Posts tagged ‘author recognition’
In an abstract sense, re-identifying a record in an anonymized collection using a piece of auxiliary information is nothing more than identifying which of N vectors best matches a given vector. As such, it is related to many well-studied problems from other areas of information science: the record linkage problem in statistics and census studies, the search problem in information retrieval, the classification problem in machine learning, and finally, biometric identification. Noticing inter-disciplinary connections is often very illuminating and sometimes leads to breakthroughs, but I fear that in the case of re-identification, these connections have done more harm than good.
Record linkage and k-anonymity. Sweeney‘s well-known experiment with health records was essentially an exercise in record linkage. The re-identification technique used was the simplest possible — a database JOIN. The unfortunate consequence was that for many years, the anonymization problem was overgeneralized based on that single experiment. In particular, it led to the development of two related and heavily flawed notions: k-anonymity and quasi-identifier.
The main problem with k-anonymity it is that it attempts avoid privacy breaches via purely syntactic manipulations to the data, without any model for reasoning about the ‘adversary’ or attacker. A future post will analyze the limitations of k-anonymity in more detail. ‘Quasi-identifier’ is a notion that arises from attempting to see some attributes (such as ZIP code) but not others (such as tastes and behavior) as contributing to re-identifiability. However, the major lesson from the re-identification papers of the last few years has been that any information at all about a person can be potentially used to aid re-identification.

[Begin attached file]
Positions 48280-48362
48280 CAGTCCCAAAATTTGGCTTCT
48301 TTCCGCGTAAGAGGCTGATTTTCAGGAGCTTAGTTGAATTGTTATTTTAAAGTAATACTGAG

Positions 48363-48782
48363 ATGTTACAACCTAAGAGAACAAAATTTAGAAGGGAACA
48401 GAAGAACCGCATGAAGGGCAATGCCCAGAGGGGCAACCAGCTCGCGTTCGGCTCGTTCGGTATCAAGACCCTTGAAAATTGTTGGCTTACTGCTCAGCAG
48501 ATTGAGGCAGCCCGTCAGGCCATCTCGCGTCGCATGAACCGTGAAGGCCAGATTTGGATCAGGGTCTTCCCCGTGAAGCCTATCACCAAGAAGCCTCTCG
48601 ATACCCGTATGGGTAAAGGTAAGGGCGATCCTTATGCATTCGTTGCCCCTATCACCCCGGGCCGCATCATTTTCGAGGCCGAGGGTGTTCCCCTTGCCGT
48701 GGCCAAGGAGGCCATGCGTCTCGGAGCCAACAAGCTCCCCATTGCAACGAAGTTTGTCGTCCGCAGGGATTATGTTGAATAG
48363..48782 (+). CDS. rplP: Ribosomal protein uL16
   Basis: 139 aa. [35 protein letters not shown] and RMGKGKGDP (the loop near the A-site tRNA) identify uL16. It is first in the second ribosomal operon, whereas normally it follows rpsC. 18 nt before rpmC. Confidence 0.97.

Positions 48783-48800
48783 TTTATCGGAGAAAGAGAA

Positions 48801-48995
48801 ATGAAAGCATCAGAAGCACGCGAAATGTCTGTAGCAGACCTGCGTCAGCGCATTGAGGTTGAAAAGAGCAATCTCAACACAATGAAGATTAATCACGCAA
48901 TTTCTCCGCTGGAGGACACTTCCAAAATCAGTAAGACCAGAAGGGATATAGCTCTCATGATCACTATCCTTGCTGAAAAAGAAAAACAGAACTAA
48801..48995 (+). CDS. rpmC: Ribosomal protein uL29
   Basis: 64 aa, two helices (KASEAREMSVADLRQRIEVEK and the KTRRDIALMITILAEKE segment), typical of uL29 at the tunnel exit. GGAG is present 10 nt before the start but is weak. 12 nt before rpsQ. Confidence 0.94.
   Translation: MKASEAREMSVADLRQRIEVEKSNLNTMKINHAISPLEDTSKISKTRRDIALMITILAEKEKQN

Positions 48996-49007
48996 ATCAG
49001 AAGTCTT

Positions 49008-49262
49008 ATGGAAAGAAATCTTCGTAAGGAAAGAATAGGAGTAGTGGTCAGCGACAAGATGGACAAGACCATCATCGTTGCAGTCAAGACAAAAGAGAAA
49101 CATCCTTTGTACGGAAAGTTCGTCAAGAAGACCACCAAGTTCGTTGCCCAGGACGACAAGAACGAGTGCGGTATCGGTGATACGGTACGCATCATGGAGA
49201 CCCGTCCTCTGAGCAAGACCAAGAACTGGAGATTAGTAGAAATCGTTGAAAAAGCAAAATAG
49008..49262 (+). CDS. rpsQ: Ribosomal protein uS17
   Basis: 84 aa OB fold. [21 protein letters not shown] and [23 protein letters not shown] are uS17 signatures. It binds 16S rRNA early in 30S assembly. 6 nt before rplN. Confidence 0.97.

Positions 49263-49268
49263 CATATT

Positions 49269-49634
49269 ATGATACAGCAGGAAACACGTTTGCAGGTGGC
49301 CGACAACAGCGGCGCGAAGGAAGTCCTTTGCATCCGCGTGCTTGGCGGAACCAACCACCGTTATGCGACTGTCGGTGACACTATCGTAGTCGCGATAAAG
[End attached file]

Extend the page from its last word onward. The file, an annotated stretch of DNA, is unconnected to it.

Movie ratings and noise. Let’s move on to other connections that turned out to be red herrings. Prior to our Netflix paper, Frankowski et al. studied de-anonymization of users via movie ratings collected as part of the GroupLens research project. Their algorithm achieved some success, but failed when noise was added to the auxiliary information. I believe this to be because the authors modeled re-identification as a search problem (I have no way to know if that was their mental model, but the algorithms they came up with seem inspired by the search literature.)